The Hipstamatic: Vintage Photography on the iPhone

Once upon a time I had a camera.  I bought it used from a camera shop on Simcoe Street, near a building that changed hands every few years – I recall it being a toy store, a video store and a furniture store to name a few.

The camera cost fifty bucks, I think, and I fell in love with it because it was the closest thing I had to a professional adventuring type camera.  I only had it a few months, though, before I fell off a cliff face into Lake Superior and wrecked it.

I wrote about this a few years ago, and how during my trip to Amsterdam I got myself a decent replacement.  It’s a good small camera with a x10 magnification lens, for those days that I know I’m going to need one.

But what about those other days where I’m just out and about?  My iPhone has a camera built into it, and it’s a good quality camera.  But it just feels functional, not fun.

I’m brought back to my old 35mm camera before it got filled with lake water.  The pictures that came from it weren’t digitally perfect.  They had character that came from the lens and the developing.   I was sometimes surprised by how good a picture turned out, or didn’t.

Enter the Hipstamatic, an iPhone app that recreates the look and feel of picture taking back before digital, say the Seventies and early Eighties.

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This app is fascinating, but not because it just makes pictures look old-timey.  It makes the whole picture taking experience itself feel retro.  Your camera is old school black with gator-skin plastic. You can switch lenses, film, even flashes and gels.  Like so:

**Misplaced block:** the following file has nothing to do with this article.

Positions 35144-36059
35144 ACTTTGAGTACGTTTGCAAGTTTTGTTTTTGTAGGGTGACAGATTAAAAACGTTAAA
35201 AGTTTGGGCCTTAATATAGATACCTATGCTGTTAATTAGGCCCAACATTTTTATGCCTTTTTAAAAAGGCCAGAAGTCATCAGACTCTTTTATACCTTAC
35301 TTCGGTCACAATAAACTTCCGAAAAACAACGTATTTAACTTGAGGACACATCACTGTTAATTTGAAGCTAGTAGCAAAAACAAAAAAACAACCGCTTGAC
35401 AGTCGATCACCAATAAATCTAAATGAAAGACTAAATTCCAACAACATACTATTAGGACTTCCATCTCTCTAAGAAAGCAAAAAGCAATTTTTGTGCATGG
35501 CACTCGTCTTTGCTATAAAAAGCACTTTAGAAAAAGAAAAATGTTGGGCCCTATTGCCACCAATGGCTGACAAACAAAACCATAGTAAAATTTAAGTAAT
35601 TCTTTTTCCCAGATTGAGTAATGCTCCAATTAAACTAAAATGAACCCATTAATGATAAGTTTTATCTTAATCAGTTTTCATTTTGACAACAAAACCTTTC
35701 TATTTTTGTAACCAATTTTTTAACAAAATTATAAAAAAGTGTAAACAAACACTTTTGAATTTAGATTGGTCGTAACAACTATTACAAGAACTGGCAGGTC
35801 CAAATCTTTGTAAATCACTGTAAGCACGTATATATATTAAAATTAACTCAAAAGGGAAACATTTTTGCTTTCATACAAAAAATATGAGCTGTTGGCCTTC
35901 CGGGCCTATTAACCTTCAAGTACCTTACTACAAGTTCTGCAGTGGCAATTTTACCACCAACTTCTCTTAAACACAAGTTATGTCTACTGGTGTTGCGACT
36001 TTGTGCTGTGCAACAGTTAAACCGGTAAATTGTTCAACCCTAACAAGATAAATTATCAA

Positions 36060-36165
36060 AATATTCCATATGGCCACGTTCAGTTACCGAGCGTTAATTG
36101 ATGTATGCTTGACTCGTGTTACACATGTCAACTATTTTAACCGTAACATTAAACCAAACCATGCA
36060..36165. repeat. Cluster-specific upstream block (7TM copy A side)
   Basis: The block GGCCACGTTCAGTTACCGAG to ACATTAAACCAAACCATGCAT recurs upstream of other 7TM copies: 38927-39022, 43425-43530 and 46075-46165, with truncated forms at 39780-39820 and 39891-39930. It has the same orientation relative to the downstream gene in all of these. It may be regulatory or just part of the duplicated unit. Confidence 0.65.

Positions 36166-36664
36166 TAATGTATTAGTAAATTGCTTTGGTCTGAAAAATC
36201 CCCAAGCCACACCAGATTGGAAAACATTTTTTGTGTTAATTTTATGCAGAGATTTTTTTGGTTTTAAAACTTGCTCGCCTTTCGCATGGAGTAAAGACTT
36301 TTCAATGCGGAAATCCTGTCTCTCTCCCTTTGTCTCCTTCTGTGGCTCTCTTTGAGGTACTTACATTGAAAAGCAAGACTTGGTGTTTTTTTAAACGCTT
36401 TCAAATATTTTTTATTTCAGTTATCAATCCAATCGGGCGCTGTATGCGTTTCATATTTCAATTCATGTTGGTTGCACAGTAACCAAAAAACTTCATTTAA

[quick aside – they’ve improved the program since this video was made. It actually “develops” the film in the background now, allowing you to keep taking pictures without having to wait]

And this is what makes it so fascinating.  None of this is real. The lenses, film, and flashes are just metaphors for photoshop-type effects.  Different films change the borders, different lenses change the filters, and so on.  Some have flaws that are quite intentionally built into them, as you can see in my slideshow.  But there is nothing here you couldn’t do on your own with Photoshop.  Heck, there are photo apps out there that let you do that within the camera.

But where’s the fun in that?  Would you rather swap out your Jimmy lens for a Kaimal Mark II, or adjust hue/saturation within the Effects menu later on?

This is a virtual camera, and every item within it – lens, film, etc… has a virtual history to it that makes it seem real.  They created virtual boxes and logos for each of the products.  They even took the clever move to create a fake website pretending that the Hipstamatic was a real camera made in the early 80s that this app is now reviving.

If you want more lenses or films they created packages you can buy with different vintage lenses and films set for a particular theme with such attractive names as Camden (conjuring up images of 1960s London), or Shibuya (doing the same for Tokyo).  For 99 cents you can buy a new flash, film and lens that I can mix and match with my other gear?  Wow!

You aren’t buying a camera, you’re buying into a shared idea.  A look.  From a marketing standpoint, it’s nothing short of brilliant.  You are marketing a camera that actively does LESS than what your camera can actually do, to make your camera perform WORSE (yet somehow look better) and getting people to not only pay you, but thank you for the privilege.

I should be insulted.  I should be yelling out the Emperor has no clothes.  And yet I am looking at the Hipsta-mart thinking I could really use the Williamsburg pack that gives me black bordered prints and an extra large lens…

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